Hillel engages with, empowers, and inspires the leadership of more Jewish university and college students than all other endeavours combined. By promoting Jewish identity through life-changing trips and campus initiatives, cultivating student leadership and embracing religious, and political, diversity in an inclusive environment, students learn to make a meaningful impact on the future of the Jewish people and the world, while they grow intellectually, socially, and spiritually.

 

For more information please contact:

 

Ilan Orzy
Director, Advocacy & Issues Management
Hillel Ontario
ilan.orzy@hillelontario.org | 416-913-2424 x 5

Stronger Together!

Stronger Together!

Over this past Family Day Weekend, I spent a lot of time reflecting both about the challenges we face, but also about the incredible strength and resiliency of this community. Jewish students are often at the forefront of hate and discrimination on campus and online, but we are at our most powerful – and most effective – when we work together as one.

With that in mind, I want to provide several important advocacy updates.

First, I am excited to share that Hillel Ontario has begun convening meetings to coordinate advocacy initiatives amongst Jewish campus organizations across the country. The time has come for Hillel Ontario to lead the way in encouraging cooperation to accomplish the goals we collectively share. Joining us in these monthly discussions are Hillel Montreal, Hillel BC, Hillel Ottawa, CJPAC, Hasbara Fellowships and StandWithUs. We appreciate their willingness to engage with us in these important conversations.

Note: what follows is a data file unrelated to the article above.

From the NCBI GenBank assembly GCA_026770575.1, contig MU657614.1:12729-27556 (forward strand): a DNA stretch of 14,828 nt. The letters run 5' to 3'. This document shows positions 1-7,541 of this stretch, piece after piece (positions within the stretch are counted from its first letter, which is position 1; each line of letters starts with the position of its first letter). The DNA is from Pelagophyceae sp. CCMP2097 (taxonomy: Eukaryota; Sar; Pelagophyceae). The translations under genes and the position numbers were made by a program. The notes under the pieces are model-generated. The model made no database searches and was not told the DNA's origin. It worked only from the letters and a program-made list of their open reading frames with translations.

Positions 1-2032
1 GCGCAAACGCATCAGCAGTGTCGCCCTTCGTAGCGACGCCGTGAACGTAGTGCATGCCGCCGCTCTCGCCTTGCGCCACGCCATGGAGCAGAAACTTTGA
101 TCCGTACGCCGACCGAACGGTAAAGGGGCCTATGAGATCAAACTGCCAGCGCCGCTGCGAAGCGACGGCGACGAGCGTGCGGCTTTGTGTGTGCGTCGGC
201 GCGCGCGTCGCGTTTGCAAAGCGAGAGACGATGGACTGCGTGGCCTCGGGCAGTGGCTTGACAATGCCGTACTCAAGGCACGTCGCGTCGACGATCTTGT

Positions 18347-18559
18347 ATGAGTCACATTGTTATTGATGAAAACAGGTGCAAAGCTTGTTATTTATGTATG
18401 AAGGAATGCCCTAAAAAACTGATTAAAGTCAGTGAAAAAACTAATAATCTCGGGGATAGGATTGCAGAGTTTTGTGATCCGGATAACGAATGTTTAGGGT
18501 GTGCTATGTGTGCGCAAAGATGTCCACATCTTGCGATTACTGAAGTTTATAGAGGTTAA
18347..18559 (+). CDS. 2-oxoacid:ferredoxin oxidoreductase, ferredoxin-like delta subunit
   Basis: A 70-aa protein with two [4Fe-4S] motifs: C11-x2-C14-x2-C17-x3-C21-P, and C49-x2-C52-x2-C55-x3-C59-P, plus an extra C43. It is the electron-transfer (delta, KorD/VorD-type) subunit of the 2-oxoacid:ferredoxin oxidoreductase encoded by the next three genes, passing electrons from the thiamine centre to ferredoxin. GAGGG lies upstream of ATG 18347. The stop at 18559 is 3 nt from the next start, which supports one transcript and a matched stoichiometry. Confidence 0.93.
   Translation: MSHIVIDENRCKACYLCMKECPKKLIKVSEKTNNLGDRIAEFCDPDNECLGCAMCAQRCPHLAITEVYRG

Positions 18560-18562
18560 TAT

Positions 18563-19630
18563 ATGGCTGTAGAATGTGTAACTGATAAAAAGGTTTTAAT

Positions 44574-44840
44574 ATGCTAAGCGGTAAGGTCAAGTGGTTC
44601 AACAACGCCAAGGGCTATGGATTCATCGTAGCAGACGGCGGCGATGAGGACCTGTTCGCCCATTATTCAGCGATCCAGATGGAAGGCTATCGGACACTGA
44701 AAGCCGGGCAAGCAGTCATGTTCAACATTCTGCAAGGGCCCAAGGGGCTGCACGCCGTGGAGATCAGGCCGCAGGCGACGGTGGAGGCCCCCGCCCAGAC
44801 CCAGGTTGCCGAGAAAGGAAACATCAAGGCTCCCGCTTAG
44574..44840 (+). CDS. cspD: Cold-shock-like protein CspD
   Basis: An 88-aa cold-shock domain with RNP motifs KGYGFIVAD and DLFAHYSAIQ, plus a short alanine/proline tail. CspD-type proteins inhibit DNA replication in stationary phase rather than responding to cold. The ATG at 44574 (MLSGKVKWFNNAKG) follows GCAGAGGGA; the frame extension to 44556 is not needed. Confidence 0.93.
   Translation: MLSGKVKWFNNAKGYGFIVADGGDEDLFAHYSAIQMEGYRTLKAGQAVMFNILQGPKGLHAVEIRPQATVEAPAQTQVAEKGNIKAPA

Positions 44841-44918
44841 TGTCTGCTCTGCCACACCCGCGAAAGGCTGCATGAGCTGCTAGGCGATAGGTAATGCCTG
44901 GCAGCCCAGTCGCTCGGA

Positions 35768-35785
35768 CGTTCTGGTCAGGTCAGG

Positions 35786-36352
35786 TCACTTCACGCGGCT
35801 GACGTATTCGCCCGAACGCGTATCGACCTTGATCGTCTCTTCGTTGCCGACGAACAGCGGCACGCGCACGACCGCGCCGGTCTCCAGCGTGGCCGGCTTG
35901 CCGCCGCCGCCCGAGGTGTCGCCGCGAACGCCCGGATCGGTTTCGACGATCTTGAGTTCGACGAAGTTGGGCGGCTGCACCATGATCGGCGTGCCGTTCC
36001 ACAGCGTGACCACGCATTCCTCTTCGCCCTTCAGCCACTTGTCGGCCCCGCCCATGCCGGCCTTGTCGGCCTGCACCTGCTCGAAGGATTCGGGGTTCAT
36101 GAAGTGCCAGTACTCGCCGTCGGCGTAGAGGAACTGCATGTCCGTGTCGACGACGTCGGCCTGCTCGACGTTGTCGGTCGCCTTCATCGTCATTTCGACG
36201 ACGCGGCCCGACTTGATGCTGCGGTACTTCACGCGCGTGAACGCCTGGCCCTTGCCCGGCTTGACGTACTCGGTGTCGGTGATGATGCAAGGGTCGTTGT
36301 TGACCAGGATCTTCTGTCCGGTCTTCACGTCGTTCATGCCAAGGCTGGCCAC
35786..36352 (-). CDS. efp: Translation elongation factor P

Second, I want to update you on the University of Toronto Students’ Union (UTSU) matter that galvanized much community discussion last week. In addition to endorsing a motion to divest from companies doing business in Israel, the union misrepresented the recently released report of the Antisemitism Working Group and its approach to what does or does not constitute antisemitism. Hillel views these type of divestment motions as part of a wider issue of antisemitism on campus, and we have made that point clearly and consistently to university leadership and members of the Working Group for the better part of the past year.

Late Friday, Working Group members released an important statement, which both criticized the rhetoric of union leaders, and vindicated our belief that hate speech directed at Israel, Israelis or Jews based on actions (real or imagined) of the Israeli government is antisemitism. This is an important moment; one that underscores why our approach to these issues, and the allies we foster across campus are so critical. While we may not be able to stop every divestment motion from passing, we can – and we will continue to – have our voices heard by university leadership to ensure antisemitism remains on the margins. This is precisely what happened last week at the UofT.